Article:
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Kern H. Guppy, Indro Chakrabarti and Amit Banerjee

Imaging guidance using intraoperative CT (O-arm surgical imaging system) combined with a navigation system has been shown to increase accuracy in the placement of spinal instrumentation. The authors describe 4 complex upper cervical spine cases in which the O-arm combined with the StealthStation surgical navigation system was used to accurately place occipital screws, C-1 screws anteriorly and posteriorly, C-2 lateral mass screws, and pedicle screws in C-6. This combination was also used to navigate through complex bony anatomy altered by tumor growth and bony overgrowth. The 4 cases presented are: 1) a developmental deformity case in which the C-1 lateral mass was in the center of the cervical canal causing cord compression; 2) a case of odontoid compression of the spinal cord requiring an odontoidectomy in a patient with cerebral palsy; 3) a case of an en bloc resection of a C2–3 chordoma with instrumentation from the occiput to C-6 and placement of C-1 lateral mass screws anteriorly and posteriorly; and 4) a case of repeat surgery for a non-union at C1–2 with distortion of the anatomy and overgrowth of the bony structure at C-2.

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Kern H. Guppy, James W. Silverthorn and Paul T. Akins

Intrathecal spinal catheters (lumbar drains) are indicated for several medical and surgical conditions. In neurosurgical procedures, they are used to reduce intracranial and intrathecal pressures by diverting CSF. They have also been placed for therapeutic access to administer drugs, and more recently, vascular surgeons have used them to improve spinal cord perfusion during the treatment of thoracic aortic aneurysms. Insertion of these lumbar drains is not without attendant complications. One complication is the shearing of the distal end of the catheter with a resultant retained fragment. The authors report the case of a 65-year-old man who presented with a subarachnoid hemorrhage due to the migration of a retained lumbar drain that sheared off during its removal. To the best of the authors' knowledge, this is the first case of rostral migration of a retained intrathecal catheter causing subarachnoid hemorrhage. The authors review the literature on retained intrathecal spinal catheters, and their findings support either early removal of easily accessible catheters or close monitoring with serial imaging.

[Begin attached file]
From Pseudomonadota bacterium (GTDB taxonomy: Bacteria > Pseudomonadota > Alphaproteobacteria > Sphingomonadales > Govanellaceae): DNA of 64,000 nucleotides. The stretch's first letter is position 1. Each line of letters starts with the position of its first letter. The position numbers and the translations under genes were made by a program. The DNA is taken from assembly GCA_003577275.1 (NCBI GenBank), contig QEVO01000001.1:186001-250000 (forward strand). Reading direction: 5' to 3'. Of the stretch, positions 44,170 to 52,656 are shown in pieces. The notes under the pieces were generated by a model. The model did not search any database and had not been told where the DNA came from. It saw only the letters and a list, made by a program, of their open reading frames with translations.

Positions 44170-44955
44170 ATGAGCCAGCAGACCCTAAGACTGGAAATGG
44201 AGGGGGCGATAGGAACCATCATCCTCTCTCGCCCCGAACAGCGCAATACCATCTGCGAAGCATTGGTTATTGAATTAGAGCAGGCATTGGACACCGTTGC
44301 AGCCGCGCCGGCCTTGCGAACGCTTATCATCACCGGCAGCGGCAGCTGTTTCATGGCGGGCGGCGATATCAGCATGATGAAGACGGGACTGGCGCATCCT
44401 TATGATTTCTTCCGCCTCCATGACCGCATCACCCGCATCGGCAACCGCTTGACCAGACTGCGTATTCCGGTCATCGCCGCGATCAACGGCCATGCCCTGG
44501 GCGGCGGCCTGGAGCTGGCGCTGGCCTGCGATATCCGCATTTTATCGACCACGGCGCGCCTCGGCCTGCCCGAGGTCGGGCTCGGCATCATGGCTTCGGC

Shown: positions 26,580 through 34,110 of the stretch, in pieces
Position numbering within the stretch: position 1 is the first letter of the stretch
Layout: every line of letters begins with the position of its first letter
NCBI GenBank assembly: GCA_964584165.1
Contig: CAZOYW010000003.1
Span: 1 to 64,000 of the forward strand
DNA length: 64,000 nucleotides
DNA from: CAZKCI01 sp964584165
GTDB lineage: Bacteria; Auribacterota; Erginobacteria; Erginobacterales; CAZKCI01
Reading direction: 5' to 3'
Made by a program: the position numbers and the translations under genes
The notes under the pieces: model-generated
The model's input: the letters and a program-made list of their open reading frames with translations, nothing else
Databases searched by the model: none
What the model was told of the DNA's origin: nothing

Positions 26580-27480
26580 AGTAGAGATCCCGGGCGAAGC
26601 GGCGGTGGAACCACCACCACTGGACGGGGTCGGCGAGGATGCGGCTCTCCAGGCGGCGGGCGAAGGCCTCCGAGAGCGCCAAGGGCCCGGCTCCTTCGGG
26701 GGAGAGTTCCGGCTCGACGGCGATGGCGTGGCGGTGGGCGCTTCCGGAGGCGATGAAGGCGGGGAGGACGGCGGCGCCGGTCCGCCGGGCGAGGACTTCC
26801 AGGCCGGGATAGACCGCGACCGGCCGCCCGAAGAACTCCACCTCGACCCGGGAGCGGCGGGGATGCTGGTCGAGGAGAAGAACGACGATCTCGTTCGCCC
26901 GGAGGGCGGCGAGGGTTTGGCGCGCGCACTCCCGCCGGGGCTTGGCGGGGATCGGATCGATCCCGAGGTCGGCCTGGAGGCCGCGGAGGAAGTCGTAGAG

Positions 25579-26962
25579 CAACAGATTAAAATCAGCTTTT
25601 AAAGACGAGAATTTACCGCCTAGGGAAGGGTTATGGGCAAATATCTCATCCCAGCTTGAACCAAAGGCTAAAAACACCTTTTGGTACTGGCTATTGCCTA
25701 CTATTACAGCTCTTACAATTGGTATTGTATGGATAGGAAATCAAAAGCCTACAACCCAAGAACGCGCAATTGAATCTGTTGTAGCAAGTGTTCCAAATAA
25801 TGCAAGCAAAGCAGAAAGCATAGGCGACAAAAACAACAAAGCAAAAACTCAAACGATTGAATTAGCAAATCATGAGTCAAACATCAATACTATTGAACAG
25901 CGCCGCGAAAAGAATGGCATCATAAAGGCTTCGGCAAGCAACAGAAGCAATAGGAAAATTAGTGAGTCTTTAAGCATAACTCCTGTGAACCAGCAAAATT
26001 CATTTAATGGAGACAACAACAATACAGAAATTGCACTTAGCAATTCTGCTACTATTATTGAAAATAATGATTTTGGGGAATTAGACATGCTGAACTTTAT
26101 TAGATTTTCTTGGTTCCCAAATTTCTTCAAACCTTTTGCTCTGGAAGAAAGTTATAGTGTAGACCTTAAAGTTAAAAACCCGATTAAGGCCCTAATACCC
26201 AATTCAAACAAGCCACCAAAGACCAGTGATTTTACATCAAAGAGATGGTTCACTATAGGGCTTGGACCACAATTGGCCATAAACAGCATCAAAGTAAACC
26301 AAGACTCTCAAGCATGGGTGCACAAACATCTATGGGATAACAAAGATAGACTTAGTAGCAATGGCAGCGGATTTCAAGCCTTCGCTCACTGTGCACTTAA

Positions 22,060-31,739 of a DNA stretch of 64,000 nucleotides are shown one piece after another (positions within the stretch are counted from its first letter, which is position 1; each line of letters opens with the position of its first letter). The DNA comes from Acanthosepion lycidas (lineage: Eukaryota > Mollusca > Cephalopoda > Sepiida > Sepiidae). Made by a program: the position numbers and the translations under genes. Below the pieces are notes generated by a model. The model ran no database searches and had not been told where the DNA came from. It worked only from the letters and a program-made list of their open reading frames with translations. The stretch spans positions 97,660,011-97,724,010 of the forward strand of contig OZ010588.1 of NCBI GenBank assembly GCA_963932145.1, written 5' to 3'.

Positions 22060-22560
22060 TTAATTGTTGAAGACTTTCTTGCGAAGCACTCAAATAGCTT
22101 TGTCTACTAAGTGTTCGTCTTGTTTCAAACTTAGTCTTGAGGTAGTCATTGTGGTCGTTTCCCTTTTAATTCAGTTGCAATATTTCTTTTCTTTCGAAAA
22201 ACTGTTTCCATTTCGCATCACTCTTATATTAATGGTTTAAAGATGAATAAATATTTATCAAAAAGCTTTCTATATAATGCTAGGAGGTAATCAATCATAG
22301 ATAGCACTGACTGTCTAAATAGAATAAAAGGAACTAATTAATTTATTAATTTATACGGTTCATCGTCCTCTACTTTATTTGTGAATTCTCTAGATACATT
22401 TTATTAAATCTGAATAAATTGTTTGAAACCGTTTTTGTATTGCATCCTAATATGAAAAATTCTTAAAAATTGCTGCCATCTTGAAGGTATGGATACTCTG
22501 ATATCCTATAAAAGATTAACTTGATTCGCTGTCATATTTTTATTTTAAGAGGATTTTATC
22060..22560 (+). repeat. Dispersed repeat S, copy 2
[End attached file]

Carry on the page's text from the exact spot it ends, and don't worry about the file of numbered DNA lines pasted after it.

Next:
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Kern H. Guppy, Mark Hawk, Indro Chakrabarti and Amit Banerjee

The authors present 2 cases involving patients who presented with myelopathy. Magnetic resonance imaging of the cervical spine showed spinal cord signal changes on T2-weighted images without any spinal cord compression. Flexion-extension plain radiographs of the spine showed no instability. Dynamic MR imaging of the cervical spine, however, showed spinal cord compression on extension. Compression of the spinal cord was caused by dynamic anulus bulging and ligamentum flavum buckling. This report emphasizes the need for dynamic MR imaging of the cervical spine for evaluating spinal cord changes on neutral position MR imaging before further workup for other causes such as demyelinating disease.

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Intramuscular myxoma causing lumbar radiculopathy

Case report and review of the literature

Kern H. Guppy, Franklin Wagner, Rabih Tawk and Lisbeth Gallagher